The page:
Statement on Monetary Policy – February 2011
4. Domestic Financial Markets
Money Markets and Bond Yields
The Reserve Bank Board has maintained its target for the overnight cash rate at 4.75 per cent since November (Graph 4.1). At the time of the November Statement, market yields pointed to expectations of a further increase in the cash rate in the first half of 2011, but over the past three months those expectations have been scaled back, in part reflecting the lower inflation data and concerns about the drag on economic activity from the floods.
To maintain the cash rate at the Board's target, the Bank has kept exchange settlement (ES) balances around $1¼ billion, although higher balances were temporarily accommodated over year-end. Rates on 3-month bank bills have remained relatively steady at just below 5 per cent and the spread to overnight indexed swaps (OIS) is close to its lowest level over the past three years.
Reflecting global developments, long-term bond yields have risen since November (Graph 4.2). However, the rise has been less than in the major offshore markets, which has seen the spread between CGS and US government bond yields narrow significantly from its recent peak late last year. Spreads between other highly rated domestic securities and CGS – including state-government and supranational paper – have generally remained steady, with the exception of spreads on European-based issuers which have widened.
The trends in bank financing evident over the past couple of years have continued (Graph 4.3). The share of funding accounted for by short-term debt has fallen to close to 20 per cent, well down from its share prior to the onset of the global financial crisis. This decline has been offset by a marked increase in deposits and an increase in the share of funding from long-term debt, both of which are relatively more expensive sources of funding. These changes in funding reflect both regulatory and market pressures.
The announcement of new global standards for liquidity by the Basel Committee in December, that will come into effect in 2015, is one factor that has contributed to this. Banking institutions will need to have sufficient high-quality liquid assets to survive an acute stress scenario lasting for one month. Increasing the share of funding from longer-term debt can reduce the size of the liquidity portfolio that needs to be held under that scenario. The Basel standard prescribes that high-quality liquid assets will take the form of government securities, which in Australia's case are limited. As a consequence, APRA and the Bank have announced that the Bank will offer a committed secured liquidity facility, sufficient in size to cover any shortfall between a banking institution's holdings of high-quality liquid assets and the liquidity requirement. In return for this committed facility, the Bank will charge a market-based fee.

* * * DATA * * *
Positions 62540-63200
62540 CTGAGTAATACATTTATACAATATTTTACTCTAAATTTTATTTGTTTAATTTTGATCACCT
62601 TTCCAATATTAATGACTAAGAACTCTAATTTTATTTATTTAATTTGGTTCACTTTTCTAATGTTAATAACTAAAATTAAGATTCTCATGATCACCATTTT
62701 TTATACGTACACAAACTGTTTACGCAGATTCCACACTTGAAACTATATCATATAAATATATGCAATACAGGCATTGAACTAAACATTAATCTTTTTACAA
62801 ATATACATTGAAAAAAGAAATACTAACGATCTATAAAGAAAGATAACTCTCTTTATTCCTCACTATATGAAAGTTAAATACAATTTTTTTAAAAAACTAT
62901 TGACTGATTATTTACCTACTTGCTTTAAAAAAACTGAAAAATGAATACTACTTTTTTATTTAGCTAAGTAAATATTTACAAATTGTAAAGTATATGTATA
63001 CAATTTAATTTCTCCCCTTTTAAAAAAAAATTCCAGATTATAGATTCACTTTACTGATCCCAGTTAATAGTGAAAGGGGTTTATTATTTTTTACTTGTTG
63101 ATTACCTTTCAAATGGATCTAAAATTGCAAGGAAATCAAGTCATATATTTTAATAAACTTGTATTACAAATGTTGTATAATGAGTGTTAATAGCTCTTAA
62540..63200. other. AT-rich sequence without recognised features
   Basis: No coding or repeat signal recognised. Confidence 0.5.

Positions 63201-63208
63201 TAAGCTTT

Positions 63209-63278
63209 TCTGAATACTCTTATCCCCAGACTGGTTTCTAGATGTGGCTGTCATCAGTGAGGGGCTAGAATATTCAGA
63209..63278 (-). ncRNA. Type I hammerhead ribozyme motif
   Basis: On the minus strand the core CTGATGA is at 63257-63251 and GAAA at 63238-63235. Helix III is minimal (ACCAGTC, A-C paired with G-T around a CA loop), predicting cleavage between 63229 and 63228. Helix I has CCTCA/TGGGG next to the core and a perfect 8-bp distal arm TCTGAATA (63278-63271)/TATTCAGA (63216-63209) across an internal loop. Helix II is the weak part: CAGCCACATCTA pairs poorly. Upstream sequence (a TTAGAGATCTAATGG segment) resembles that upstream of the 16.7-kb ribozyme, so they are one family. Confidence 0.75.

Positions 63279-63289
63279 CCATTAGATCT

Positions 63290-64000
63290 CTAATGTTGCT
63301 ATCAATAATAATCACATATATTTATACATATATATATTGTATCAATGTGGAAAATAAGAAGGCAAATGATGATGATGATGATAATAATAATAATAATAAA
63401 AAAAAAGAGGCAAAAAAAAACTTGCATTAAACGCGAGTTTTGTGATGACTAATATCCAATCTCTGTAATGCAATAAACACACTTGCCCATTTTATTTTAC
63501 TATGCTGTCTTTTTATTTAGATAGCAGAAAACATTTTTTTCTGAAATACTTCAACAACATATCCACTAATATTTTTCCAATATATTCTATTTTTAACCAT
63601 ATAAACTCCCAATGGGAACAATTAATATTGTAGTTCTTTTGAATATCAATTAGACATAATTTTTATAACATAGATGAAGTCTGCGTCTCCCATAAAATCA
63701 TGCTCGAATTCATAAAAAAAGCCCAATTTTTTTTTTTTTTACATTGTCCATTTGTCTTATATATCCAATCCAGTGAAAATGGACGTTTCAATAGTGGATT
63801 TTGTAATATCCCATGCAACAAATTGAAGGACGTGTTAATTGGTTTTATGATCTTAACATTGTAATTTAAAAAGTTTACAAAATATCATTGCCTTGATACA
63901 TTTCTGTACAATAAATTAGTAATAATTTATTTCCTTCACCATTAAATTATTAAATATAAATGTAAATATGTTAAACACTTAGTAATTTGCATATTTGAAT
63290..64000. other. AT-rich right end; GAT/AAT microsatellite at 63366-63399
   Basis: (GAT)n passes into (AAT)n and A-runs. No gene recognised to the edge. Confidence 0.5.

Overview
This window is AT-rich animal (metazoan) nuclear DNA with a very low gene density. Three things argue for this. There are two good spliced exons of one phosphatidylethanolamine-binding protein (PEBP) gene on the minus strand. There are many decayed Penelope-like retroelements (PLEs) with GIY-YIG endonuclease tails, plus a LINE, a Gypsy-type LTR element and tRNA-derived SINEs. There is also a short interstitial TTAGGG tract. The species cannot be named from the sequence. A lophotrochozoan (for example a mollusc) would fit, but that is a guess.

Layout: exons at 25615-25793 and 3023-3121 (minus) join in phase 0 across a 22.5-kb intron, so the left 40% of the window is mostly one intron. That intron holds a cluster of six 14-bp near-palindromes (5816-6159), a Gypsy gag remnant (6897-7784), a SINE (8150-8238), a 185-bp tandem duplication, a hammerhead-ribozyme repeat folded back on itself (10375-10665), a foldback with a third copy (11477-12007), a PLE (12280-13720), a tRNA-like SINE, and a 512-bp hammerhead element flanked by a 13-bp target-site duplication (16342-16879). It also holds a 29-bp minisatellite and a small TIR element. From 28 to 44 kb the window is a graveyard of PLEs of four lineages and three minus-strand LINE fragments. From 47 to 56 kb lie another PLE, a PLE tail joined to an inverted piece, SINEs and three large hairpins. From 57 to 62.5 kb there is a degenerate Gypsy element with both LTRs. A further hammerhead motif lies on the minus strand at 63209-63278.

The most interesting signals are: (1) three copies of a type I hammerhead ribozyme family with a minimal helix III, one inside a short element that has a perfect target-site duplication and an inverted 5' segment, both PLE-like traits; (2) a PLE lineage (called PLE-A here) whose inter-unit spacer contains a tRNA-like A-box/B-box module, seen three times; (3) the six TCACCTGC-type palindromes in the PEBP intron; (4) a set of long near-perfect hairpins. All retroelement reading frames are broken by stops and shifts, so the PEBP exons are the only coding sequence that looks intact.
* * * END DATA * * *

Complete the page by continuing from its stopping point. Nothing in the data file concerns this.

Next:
Banks have continued to compete for deposits in recent months. The average interest rate on the major banks’ at-call deposits (including online savings, bonus saver and cash management accounts) has increased by around 35 basis points since the previous Statement, more than the increase in the cash rate (Graph 4.4). The average rate on the major banks' term deposit ‘specials’, the most relevant rate for term deposit pricing, has also risen a little to around 6.12 per cent. This rate is almost 2½ percentage points higher than it was in early 2009, a considerably larger increase than the cash rate over this period. Over the past year, rates on term deposit ‘specials’ have remained approximately 100 basis points above equivalent duration market rates (bank bill and swap rates). On average, the smaller Australian-owned banks' ‘special’ term deposit rates are at similar levels to those offered by the major banks.
Australian banks continue to take opportunities to lengthen the maturity of their funding. Around $35 billion of bonds has been issued in domestic and international wholesale markets since the November Statement (Graph 4.5). While around two-thirds of recent issuance has been offshore, local issuance has included a record $2½ billion deal by a major bank. The cost of recent issuance has remained broadly stable since the previous Statement (Graph 4.6).